It’s nearly upon us: the centenary of America’s first coast-to-coast road, the Lincoln Highway, conceived by entrepreneur Carl G. Fisher in 1912. That means we’re also about ready to start celebrating another major anniversary: 100 years of dreading driving on the highway.
Rich Presta, a Wisconsin therapist who specializes in the fear of driving (UPDATE: See note below), says that when he asks his patients what part of being on the road scares them the most, the most common answer is the highway. (A close runner-up is bridges.) In a sense, their loathing of the highway isn’t wholly irrational. Each year, some 5,000 people die in crashes on interstates. But Presta points out that what drives people’s fear isn’t a reasoned assessment of the risks. “Certainly, people do die on the roads every day,” he says. “But the chances of you being involved in an accident on any particular day, and it happening the way you’re imagining it in your head, is pretty darned remote.”
Ironically, the part of driving that people fear the most turns out to be the safest part. Federal transportation data have consistently shown that highways are considerably safer than other roads. (You can see the detailed numbers here.) For instance, in 2007 0.54 people were killed for every 100 million vehicle miles driven on urban interstates, compared with 0.92 for every 100 million vehicle miles driven on other urban highways and arterials, and 1.32 killed on local urban streets.
And here’s an even more striking irony: one of the major things that makes highways scary is also a major thing that makes them safe.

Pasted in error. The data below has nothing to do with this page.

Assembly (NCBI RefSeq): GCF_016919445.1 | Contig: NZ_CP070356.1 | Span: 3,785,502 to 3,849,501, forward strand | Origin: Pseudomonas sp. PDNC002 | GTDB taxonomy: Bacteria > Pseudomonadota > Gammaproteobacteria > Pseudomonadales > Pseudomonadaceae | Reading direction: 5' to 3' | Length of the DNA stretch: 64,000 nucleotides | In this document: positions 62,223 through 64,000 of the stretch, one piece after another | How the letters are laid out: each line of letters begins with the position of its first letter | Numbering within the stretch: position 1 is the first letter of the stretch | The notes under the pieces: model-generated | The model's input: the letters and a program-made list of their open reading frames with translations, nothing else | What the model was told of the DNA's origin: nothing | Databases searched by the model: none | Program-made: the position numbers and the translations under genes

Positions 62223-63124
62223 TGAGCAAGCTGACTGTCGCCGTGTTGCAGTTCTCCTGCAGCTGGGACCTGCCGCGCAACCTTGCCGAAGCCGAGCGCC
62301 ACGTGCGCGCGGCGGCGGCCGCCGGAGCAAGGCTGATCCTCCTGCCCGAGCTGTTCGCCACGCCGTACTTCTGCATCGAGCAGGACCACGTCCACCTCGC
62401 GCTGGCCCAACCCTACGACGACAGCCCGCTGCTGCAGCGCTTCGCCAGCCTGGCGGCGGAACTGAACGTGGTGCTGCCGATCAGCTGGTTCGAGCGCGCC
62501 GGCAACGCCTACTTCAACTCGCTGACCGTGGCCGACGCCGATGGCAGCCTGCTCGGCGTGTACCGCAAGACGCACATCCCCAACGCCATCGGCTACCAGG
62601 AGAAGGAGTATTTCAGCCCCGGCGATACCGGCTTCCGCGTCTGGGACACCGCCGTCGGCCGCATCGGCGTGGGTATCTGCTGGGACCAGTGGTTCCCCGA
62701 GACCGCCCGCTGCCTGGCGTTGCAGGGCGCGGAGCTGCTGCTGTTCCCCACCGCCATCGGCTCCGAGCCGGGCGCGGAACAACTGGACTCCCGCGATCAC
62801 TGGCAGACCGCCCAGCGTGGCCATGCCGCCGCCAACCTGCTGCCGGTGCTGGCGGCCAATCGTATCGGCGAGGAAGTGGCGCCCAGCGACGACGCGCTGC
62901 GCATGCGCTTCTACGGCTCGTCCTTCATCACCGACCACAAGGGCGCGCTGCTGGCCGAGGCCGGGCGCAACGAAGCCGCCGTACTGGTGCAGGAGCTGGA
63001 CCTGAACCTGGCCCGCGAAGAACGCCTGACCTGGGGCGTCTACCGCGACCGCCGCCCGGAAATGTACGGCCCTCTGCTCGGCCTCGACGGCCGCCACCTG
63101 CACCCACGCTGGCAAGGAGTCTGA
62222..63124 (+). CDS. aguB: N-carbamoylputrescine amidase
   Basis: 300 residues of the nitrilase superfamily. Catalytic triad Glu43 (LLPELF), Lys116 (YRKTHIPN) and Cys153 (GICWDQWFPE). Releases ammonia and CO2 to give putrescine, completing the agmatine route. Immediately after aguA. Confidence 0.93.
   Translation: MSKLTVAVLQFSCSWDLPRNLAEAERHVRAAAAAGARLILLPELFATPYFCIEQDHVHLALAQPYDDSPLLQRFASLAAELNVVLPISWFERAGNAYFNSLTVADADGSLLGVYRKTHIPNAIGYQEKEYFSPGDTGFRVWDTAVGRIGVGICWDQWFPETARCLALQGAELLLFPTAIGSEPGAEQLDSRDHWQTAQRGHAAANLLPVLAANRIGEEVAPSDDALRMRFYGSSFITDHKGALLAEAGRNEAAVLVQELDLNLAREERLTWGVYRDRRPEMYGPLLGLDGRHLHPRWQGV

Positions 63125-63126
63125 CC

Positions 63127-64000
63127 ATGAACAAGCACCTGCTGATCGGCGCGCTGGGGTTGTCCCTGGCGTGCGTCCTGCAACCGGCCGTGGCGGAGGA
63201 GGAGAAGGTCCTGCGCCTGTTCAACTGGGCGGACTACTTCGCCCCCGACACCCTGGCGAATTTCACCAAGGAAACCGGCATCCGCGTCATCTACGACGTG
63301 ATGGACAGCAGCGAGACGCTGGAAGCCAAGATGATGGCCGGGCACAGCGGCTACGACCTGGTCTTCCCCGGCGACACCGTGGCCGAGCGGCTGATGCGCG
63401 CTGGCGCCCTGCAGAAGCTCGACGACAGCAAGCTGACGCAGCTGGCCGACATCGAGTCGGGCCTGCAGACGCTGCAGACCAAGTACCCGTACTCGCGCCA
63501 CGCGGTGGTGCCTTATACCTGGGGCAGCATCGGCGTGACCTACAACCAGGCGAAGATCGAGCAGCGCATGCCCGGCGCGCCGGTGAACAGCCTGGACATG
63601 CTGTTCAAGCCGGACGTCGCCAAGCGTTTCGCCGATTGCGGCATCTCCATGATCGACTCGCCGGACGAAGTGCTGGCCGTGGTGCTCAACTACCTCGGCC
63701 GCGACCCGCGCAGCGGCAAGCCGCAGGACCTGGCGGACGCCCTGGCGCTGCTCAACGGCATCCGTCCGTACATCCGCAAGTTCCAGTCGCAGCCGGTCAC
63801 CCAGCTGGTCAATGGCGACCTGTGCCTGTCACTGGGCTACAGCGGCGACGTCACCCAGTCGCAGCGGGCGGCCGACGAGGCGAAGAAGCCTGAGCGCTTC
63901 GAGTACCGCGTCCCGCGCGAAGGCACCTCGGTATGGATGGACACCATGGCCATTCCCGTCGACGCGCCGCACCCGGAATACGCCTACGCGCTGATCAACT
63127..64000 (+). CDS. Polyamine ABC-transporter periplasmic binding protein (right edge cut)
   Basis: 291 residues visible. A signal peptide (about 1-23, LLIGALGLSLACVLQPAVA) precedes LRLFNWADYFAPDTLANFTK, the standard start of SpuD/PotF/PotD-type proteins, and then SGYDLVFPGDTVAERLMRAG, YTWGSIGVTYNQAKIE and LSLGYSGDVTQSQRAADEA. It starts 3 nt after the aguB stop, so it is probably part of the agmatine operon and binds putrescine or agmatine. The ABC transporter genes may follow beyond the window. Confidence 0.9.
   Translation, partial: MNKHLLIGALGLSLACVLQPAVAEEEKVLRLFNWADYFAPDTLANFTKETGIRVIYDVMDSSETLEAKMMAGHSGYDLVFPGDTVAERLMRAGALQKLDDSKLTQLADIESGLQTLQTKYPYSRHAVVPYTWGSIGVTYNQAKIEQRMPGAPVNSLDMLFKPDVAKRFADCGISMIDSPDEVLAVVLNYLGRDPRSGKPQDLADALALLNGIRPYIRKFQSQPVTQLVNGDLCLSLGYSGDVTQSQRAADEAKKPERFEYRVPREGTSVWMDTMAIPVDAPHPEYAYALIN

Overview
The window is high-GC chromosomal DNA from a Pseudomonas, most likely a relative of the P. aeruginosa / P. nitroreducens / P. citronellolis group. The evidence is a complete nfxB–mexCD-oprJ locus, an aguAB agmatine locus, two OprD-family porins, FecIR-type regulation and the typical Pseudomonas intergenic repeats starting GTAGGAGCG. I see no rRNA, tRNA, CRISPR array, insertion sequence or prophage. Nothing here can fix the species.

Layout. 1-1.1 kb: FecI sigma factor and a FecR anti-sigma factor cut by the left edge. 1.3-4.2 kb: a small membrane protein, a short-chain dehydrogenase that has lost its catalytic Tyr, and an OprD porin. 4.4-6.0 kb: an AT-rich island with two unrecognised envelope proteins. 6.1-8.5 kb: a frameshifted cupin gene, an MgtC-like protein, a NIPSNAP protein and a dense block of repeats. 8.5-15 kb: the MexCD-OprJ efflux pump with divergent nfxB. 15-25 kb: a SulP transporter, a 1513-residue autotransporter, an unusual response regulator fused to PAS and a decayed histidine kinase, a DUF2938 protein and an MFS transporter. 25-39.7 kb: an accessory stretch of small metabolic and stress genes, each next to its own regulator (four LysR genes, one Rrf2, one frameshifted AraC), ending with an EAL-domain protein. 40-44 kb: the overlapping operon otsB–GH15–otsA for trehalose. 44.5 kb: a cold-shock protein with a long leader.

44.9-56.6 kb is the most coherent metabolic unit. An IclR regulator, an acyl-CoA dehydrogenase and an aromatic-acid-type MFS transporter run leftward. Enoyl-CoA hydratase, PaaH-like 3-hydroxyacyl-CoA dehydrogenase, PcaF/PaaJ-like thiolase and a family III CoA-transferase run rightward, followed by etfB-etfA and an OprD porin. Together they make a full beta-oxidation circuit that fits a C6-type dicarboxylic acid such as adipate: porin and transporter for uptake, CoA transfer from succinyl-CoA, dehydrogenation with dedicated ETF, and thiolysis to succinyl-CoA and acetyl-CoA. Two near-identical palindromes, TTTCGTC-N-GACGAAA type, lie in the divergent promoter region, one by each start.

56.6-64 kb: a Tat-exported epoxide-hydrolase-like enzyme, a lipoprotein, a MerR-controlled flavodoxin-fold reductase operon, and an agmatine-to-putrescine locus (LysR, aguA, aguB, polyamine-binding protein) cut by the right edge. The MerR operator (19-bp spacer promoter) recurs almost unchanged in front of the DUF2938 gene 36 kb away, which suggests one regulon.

And what is that magical essence? Well, just consider what makes accidents so rare on highways. For one thing, everyone is headed in the same direction at about the same speed. No trucks are pulling out randomly from side streets, no SUVs are throwing on their brakes to make an impulsive left turn. On a highway, each driver’s options are severely limited. And that means it’s much harder for them to create unpleasant surprises for one another.
Now consider what makes highways so frightening. It’s not primarily the prospect of getting shredded by a 75-mph encounter with a Jersey barrier, or crushed by a jack-knifed big rig. No, it’s simply the fact that you can’t get off. Presta finds a similar dynamic at work in his patients’ fear of bridges. “It’s not that people are afraid of water,” says Presta. “It’s not that they’re afraid of heights. It’s that they can’t get off.” They’re trapped. And, just as realizing that you have to go all the way over a bridge can trigger a panic attack, so too can seeing a sign that says “Next Exit 8 Miles.”
“When you’re on a local road, you know you can pull into the next pizza parlor if you really have to,” Presta says. “You always have an escape route, a way to get out.” When you’re on a bridge or a highway, though, that freedom is taken away. You’re stuck. Your control is gone.
As I write in my book, losing control is fundamentally stressful, and it’s an essential aspect of the experience of panic. I personally have suffered anxiety attacks during two periods in my life, and during both of them my only real troubles arose when I found myself in a crowded room and felt like I might not be able to leave if I needed to. As soon as I moved to the periphery of the room, where escape seemed easier, my heart rate would gradually began to subside.
It would be fairly easy to make highways easier for phobics to navigate: just add a lot of places to get on and off. That, unfortunately, would also have the effect of eliminating one of highways’ actual safety advantages. The only way to untangle this paradox is for road-fear sufferers to get treatment. And that, fortunately, happens to be readily available and effective. Cognitive behavioral therapy has been found to be up to 90 percent successful in permanently banishing phobias. That way, we can all both feel safe and actually be safe.
[This post originally ran on the Freakonomics blog.]
UPDATE: Dave Carbonell, himself a psychologist specializing in anxiety issues, has alerted me to the fact that Rich Presta has been operating, somewhat bizarrely in my estimation, under a number of assumed names. Carbonell points out that Presta is not a psychologist and has no accreditation. However, he did not find fault with anything specifically that Presta told me, so I’m going to leave the post up for the time being. Readers can view a TV news segment about Presta and make up their own minds.